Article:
To the indigenous it was not a variant from general law. Indeed in the Native Tribunals where the judges were conversant with the law there was no requirement of ascertainment because it was said to be in the breasts of the judges. To the natives it was not necessary to borrow from English law the rules for ascertaining African customary law where it became necessary. And it was on this basis the English test of Antiquity was abandoned ( the test of existence of customary law – where a custom was applicable if it dates from 1100 AD)

Since the law was unwritten it is subject to the following rules:

1)    It must be specifically pleaded in Pleading if you want to rely on it;
2)    It must be proved by witnesses

There is no express legislation on this requirement but this is a standard requirement of civil procedure where you are relying on a fact or where you intend to rely on a fact you have to plead it and since customary law has to be proved as a fact and ascertained as a fact then it is a matter of procedure that you must plead it otherwise you have not basis to lead evidence on existence of customary law.

The law relating to prove of customary law of witnesses was stated by the Privy Council in the West African case of Angu v. Attah (1916 P.C. @43).
 The rule was laid as follows:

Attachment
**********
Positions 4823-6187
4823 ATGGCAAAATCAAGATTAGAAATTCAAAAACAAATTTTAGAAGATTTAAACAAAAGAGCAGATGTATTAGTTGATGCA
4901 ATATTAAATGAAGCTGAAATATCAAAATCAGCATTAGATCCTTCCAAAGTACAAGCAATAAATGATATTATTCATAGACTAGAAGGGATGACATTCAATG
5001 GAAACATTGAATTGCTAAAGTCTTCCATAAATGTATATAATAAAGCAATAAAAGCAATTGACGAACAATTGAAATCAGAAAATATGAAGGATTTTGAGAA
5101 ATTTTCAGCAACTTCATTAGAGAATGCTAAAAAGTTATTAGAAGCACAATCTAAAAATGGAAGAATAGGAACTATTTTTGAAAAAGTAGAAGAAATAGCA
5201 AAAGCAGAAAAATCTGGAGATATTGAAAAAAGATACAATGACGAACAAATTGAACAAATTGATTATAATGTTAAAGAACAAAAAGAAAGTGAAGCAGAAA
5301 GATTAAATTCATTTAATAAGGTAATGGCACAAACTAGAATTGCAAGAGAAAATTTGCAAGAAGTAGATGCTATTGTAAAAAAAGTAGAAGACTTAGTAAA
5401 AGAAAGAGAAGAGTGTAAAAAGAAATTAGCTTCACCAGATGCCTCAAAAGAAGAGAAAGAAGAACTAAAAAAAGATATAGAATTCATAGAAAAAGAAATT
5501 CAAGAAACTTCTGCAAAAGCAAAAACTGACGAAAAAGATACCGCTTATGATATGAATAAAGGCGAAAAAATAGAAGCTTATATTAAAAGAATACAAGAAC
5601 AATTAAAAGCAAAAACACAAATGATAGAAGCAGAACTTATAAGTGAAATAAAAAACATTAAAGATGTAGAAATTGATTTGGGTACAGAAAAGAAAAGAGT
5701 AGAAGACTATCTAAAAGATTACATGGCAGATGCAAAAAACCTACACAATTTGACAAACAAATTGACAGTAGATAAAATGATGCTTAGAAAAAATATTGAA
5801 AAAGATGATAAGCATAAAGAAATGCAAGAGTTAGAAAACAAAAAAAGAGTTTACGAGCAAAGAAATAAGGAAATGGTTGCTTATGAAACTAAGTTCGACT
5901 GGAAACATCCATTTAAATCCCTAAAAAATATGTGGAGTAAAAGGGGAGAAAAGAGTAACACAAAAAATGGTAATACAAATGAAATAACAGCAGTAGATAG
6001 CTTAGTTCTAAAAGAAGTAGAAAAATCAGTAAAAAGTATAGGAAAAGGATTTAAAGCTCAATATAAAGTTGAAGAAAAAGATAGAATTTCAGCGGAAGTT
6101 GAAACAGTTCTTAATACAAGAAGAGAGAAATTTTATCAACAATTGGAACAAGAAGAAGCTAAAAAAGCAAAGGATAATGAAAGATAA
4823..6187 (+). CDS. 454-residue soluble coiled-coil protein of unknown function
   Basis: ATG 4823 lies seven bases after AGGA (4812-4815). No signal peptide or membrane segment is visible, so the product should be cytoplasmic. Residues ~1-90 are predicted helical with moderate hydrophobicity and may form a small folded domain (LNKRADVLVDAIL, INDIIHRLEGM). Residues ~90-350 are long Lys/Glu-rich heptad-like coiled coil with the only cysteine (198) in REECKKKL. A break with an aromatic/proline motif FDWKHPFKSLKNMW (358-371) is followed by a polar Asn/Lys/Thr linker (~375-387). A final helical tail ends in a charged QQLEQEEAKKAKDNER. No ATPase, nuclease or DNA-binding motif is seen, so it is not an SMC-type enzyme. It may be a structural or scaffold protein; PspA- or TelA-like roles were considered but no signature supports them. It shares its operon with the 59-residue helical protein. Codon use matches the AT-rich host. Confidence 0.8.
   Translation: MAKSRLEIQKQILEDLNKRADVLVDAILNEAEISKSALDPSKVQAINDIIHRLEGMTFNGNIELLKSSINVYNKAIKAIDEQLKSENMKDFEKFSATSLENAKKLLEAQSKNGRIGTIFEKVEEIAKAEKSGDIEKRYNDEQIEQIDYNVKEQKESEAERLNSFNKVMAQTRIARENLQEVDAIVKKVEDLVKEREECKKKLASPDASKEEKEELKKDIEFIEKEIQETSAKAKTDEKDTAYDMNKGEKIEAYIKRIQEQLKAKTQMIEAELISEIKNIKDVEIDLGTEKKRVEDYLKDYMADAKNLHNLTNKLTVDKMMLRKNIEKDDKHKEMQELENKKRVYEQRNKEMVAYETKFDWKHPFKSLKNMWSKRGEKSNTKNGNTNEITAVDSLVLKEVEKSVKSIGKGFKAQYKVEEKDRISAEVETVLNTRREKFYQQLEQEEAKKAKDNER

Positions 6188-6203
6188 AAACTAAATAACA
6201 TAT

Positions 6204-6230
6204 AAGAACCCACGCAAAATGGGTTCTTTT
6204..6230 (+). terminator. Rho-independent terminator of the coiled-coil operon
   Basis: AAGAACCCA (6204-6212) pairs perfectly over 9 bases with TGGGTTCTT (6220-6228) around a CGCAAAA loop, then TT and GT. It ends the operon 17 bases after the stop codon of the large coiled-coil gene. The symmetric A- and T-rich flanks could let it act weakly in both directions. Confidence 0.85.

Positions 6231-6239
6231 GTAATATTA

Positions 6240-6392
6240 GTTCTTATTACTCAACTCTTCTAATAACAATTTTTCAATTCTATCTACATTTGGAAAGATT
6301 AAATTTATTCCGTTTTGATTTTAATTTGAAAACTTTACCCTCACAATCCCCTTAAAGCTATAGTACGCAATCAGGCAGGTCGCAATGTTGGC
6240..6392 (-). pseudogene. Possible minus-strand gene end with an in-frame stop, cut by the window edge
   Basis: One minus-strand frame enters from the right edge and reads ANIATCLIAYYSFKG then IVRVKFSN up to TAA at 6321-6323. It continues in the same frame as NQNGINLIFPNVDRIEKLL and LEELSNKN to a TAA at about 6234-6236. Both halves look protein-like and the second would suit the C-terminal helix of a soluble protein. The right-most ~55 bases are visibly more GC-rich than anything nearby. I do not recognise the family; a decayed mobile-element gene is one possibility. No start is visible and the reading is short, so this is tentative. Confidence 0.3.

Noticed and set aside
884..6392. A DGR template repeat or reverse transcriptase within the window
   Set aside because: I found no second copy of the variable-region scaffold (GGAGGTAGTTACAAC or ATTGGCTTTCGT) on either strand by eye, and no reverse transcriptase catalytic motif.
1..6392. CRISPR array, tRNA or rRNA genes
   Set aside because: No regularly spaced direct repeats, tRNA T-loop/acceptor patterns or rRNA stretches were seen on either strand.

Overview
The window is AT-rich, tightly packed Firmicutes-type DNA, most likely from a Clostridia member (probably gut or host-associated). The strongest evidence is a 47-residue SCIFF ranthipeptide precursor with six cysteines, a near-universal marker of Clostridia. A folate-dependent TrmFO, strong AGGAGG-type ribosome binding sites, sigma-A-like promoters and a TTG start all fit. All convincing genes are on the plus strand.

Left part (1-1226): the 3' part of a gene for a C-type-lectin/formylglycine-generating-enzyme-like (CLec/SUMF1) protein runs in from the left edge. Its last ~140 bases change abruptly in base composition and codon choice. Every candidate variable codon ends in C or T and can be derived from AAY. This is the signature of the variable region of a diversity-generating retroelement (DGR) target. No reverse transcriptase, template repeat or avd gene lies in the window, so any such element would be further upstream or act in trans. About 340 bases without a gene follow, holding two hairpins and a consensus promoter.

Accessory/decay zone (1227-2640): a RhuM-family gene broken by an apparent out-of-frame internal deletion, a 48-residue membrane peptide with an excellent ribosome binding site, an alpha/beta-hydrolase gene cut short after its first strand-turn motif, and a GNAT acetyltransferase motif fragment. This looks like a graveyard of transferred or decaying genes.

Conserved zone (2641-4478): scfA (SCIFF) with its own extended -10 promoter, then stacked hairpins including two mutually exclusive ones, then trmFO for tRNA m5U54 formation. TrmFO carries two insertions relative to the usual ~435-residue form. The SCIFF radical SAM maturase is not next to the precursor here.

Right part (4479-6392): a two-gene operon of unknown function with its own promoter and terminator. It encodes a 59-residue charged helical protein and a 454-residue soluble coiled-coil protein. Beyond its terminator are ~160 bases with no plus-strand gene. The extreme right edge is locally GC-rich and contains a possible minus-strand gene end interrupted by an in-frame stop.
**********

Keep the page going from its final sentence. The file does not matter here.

“ As is the case with all customary law it has to be proved in the first instance by calling witnesses aquatinted with the native customs until the particular customs  have by frequent prove in the courts become so notorious that the courts will take judicial notice of them.”

This statement envisages ascertainment of customary law in 3 ways:

1)    Through evidence or through prove by witnesses;
2)    Judicial precedence;
3)    By way of judicial notice.

The position stated in the above case was adopted in many African countries including Kenya.

The Court of Appeal in the case of Kimani v. Gikanga (1965) E. A L. R @745 stated in the majority judgment that because of the lack of the authoritative text books on customary law and also because of the lack of case law on customary law it is necessary that a party relying on African customary law will have to call evidence to prove the African customary law as he would prove any other relevant fact in his case.

The majority judges were of the opinion that the position in Angu V. Attah is still the law in Kenya. The dissenting judgment stated that the case is not the legal position in Kenya by virtue of section 59 and 60 of the Kenyan Evidence Act ( the provisions dealing with judicial notice). The position stated in Kimani V. Gikanga is still the position of customary law in Kenya where it must be proved as a matter of fact.

Customary law can be ascertained in a number of ways:
1)    Through witnesses;
2)    Through Assessors;
3)    Through Referees.

The Kenyan practice is to rely on witness evidence and the other two are not so common.

The system of relying on Assessors was only used in criminal procedure and was hardly used in civil law or civil practice. The device of Referees is not used in Kenya but is commonly used in countries like Tanzania.